Let Your Spirit Rejoice/ Que tu Espíritu se Regocije
December 22, 2022
Allison Gingras

Mary said: “My soul proclaims the greatness of the Lord; my spirit rejoices in God my savior.

Mary’s soul magnifies, augments, elevates, and brings into sharper focus the grandeur of God. Have you ever peered at an object through a magnifying glass, awed as even the minutest details enlarge and amaze? Mary’s model of faith—her profound yes—amplifies, illustrates, and clarifies the promises and hope we find in the God who adores us.

Mary’s spirit rejoiced! Humans often confuse happiness and joy, but these two emotions are very different. Joy cannot be taken; it is not reliant, like happiness, on human experiences or circumstances, which can change in a moment. Joy is a fruit of living in the Holy Spirit. It is rooted in the knowledge that we are created by and belong wholly to a God who loves us.

Mary needed a savior, and Jesus, our Savior, is hers as well. She was given preventative redemption, meaning that the grace she received at her conception was in anticipation of Christ’s sacrifice on the Cross. How is this possible? Our unfathomable God is not bound by time; he is outside of the human limitations of the here and now; and can use things in time whenever and however he chooses. Her Immaculate Conception celebrated on December 8th, marks that incredible moment God bestows upon Mary and her conception, this singular grace. Only she is blessed among women to have received the grace won through the salvific work of the Cross; before Jesus’ birth, suffering, death, and resurrection. The Almighty has indeed done great things for Mary, and through her Son, for us as well.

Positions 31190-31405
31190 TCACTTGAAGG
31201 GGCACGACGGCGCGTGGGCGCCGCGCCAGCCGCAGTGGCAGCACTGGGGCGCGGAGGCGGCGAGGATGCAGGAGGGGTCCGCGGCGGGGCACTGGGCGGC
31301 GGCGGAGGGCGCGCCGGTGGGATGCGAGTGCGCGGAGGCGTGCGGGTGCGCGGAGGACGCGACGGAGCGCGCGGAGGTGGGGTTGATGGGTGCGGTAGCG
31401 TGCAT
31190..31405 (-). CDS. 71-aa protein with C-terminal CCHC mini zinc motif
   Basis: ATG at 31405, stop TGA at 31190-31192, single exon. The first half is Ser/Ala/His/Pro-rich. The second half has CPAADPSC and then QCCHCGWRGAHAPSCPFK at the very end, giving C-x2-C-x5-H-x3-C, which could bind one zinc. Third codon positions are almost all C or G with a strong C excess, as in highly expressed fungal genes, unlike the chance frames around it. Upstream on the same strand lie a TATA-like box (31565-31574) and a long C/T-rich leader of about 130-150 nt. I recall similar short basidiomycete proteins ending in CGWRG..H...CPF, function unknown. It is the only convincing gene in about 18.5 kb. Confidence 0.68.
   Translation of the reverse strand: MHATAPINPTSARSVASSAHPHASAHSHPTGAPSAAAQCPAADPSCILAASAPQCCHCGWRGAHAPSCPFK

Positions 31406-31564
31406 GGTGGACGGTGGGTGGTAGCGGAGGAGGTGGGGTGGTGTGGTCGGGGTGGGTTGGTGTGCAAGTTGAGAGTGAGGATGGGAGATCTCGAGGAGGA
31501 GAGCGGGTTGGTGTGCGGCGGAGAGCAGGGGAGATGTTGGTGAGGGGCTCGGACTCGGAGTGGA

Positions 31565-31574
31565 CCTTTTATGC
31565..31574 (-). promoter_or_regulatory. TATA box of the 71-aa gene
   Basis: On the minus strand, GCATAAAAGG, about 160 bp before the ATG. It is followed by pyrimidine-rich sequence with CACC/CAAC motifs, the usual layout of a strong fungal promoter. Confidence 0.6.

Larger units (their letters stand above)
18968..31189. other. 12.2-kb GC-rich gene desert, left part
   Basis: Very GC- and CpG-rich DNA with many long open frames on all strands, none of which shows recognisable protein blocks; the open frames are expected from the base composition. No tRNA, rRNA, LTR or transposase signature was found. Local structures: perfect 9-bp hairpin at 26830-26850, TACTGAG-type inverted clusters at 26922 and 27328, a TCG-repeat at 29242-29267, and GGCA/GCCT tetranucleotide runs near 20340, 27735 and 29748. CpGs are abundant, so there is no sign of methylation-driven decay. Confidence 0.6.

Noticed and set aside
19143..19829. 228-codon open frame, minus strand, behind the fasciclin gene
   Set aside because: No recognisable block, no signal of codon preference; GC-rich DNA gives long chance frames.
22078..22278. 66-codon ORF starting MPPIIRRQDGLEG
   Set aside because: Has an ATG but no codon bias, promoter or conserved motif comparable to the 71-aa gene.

Despite the misconception, Mary is not the one worshiped or magnified in the words of this beautiful prayer. She is the lowly, the hungry, and the servant, the handmaid of the Lord in need of a savior. Mary’s life reflects Jesus, the Savior’s light, just as the moon can only be illuminated by the light of the sun. 

Mary’s Fiat, her grand yes, and subsequent song of praise models for each of us how to see and rightly react to the incredible things God has, and will continue to do for us. She reminds us and demonstrates how we are also called to magnify God’s glory in our own life. The Magnificat,  taken from the first word in the Latin translation, is also known as the Canticle of Mary. This hymn of the Virgin Mary, parallels the song of Hannah from the Old Testament, another mother willing to surrender her beloved son to the perfect will of God.

The church father Athanasius (ca 298–373) stated: ”God became man that man might become God.” This could not have been accomplished without the humble, meek, faithful affirmative ascent of a young woman who believed and trusted in the promises of the Lord. Her soul magnifies the Lord, so we can come to know, love, and serve him as she did. 


María dijo: “Mi alma glorifica al Señor y mi espíritu se llena de júbilo en Dios, mi salvador.”